(b. 1867, Lyon, d. 1942, New York City)


French architect, furniture designer, and writer. He studied decorative arts and architecture in Paris, where he later established his own practice. The influence of Eugène-Emmanuel Viollet-le-Duc is evident in his early works, which culminated in the Castel Béranger block of flats, Paris, where his first use of the Art Nouveau style appeared in its decorative elements.

In 1895, after visiting the first Art Nouveau building, Victor Horta's Hotel Tassel in Brussels, Guimard proceeded to a complete re-evaluation of his artistic approach; furniture and interior decoration of a house had to become parts of a total work of art. After seeing Horta's work, Guimard made changes to the original neo-Gothic decorative elements of the Castel Béranger, introducing a colourful mixture of facing materials and organically derived embellishments, based on his belief that decoration is the more effective for being non-representational. Between 1899 and 1914, Guimard's style matured to a full-blooded Art Nouveau, although he also continued his picturesque manner in suburban villas,

He entered the competition to design Paris Métro stations in 1896, failing to win but getting the job because the railway company's president was attracted to the Art Nouveau style. He designed and created the station entrances of Paris subway "Le Métropolitain" from 1898 to 1905; they were an expression of Art Nouveau, discovered during the 1900 World Exposition in Paris.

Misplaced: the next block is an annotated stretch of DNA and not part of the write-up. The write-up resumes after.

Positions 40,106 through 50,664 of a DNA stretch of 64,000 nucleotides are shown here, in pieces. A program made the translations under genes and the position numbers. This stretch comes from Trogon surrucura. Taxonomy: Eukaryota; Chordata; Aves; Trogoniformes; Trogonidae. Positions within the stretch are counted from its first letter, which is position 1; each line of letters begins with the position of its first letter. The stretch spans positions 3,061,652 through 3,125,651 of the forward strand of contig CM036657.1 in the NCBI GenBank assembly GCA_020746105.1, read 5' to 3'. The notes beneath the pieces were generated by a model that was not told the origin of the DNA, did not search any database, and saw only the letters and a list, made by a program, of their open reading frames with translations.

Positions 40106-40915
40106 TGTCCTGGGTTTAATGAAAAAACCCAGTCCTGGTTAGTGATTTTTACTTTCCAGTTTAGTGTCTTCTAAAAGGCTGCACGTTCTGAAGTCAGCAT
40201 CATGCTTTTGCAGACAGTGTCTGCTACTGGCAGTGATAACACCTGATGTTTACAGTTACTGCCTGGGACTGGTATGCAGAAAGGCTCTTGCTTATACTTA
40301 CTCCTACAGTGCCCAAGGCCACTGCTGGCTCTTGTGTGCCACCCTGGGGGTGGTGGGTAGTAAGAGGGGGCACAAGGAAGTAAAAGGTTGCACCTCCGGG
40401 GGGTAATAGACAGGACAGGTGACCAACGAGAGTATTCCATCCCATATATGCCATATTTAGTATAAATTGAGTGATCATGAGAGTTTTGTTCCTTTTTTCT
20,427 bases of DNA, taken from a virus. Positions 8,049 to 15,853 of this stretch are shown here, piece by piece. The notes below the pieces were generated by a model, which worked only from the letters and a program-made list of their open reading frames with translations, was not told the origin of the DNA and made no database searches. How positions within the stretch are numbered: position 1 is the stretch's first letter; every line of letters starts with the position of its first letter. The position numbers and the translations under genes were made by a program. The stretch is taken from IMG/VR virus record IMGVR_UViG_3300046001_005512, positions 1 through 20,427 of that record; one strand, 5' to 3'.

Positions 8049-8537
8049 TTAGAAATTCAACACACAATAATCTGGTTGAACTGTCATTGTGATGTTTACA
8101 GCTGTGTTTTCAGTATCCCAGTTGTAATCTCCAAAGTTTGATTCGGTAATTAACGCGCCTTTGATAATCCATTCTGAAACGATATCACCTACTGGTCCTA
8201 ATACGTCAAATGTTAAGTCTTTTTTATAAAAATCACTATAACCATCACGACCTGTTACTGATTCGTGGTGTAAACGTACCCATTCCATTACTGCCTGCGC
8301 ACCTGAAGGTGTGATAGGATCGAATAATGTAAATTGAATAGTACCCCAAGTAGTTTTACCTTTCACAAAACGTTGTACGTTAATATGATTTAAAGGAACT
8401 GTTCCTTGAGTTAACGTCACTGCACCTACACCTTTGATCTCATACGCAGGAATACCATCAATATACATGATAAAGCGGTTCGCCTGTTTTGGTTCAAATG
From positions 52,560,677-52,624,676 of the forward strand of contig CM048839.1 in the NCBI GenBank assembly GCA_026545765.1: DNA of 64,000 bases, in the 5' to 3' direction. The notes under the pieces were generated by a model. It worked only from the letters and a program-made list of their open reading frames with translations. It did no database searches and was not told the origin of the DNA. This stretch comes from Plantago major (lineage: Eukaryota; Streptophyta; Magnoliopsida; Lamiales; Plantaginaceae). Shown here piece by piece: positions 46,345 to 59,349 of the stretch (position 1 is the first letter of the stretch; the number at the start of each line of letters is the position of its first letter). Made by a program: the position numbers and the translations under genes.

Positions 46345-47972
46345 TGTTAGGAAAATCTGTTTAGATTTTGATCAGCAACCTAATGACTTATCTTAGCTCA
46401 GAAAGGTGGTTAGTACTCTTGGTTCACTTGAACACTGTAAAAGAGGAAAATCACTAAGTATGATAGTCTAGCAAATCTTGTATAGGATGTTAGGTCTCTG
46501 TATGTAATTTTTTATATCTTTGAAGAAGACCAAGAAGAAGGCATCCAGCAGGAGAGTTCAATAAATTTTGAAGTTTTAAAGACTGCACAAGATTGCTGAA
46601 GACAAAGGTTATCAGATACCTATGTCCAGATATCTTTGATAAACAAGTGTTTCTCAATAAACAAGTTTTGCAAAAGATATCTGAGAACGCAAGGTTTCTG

The stations, which were modular and conceived for mass production, were in production until 1913. Together with the Humbert de Romans auditorium (1897-1901; destroyed 1905), an enormous concert hall and chapel with elaborate decorations and fittings, they represented the most complete architectural expression of Art Nouveau in France.

The architectural and decorative works of Hector Guimard are characterized by fluid, unusual lines, vibrant curves inspired by nature, essential shapes underlined by light and contrast of the different materials used, such as wood, iron and stone. They are the most representative of the organic and floral Art Nouveau Style in France, and his style would later be known as the "Guimard Style".